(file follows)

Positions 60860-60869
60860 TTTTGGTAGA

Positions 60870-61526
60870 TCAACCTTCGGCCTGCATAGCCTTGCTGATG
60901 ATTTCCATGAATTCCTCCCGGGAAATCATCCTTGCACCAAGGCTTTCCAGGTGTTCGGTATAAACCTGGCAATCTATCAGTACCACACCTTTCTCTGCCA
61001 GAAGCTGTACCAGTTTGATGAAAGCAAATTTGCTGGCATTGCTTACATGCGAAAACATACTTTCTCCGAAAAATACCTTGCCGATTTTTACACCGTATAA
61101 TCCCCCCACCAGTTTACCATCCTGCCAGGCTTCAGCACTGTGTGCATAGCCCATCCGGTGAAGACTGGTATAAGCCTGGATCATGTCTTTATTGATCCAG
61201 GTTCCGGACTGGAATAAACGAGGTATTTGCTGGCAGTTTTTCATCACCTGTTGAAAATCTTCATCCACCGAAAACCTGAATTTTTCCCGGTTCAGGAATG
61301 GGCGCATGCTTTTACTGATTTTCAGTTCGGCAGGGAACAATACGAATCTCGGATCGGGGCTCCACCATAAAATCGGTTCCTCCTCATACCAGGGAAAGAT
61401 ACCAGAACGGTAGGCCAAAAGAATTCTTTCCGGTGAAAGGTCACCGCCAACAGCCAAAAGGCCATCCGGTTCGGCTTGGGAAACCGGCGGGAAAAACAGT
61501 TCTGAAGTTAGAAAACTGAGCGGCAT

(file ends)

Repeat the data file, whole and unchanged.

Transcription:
Positions 60860-60869
60860 TTTTGGTAGA

Positions 60870-61526
60870 TCAACCTTCGGCCTGCATAGCCTTGCTGATG
60901 ATTTCCATGAATTCCTCCCGGGAAATCATCCTTGCACCAAGGCTTTCCAGGTGTTCGGTATAAACCTGGCAATCTATCAGTACCACACCTTTCTCTGCCA
61001 GAAGCTGTACCAGTTTGATGAAAGCAAATTTGCTGGCATTGCTTACATGCGAAAACATACTTTCTCCGAAAAATACCTTGCCGATTTTTACACCGTATAA
61101 TCCCCCCACCAGTTTACCATCCTGCCAGGCTTCAGCACTGTGTGCATAGCCCATCCGGTGAAGACTGGTATAAGCCTGGATCATGTCTTTATTGATCCAG
61201 GTTCCGGACTGGAATAAACGAGGTATTTGCTGGCAGTTTTTCATCACCTGTTGAAAATCTTCATCCACCGAAAACCTGAATTTTTCCCGGTTCAGGAATG
61301 GGCGCATGCTTTTACTGATTTTCAGTTCGGCAGGGAACAATACGAATCTCGGATCGGGGCTCCACCATAAAATCGGTTCCTCCTCATACCAGGGAAAGAT
61401 ACCAGAACGGTAGGCCAAAAGAATTCTTTCCGGTGAAAGGTCACCGCCAACAGCCAAAAGGCCATCCGGTTCGGCTTGGGAAACCGGCGGGAAAAACAGT
61501 TCTGAAGTTAGAAAACTGAGCGGCAT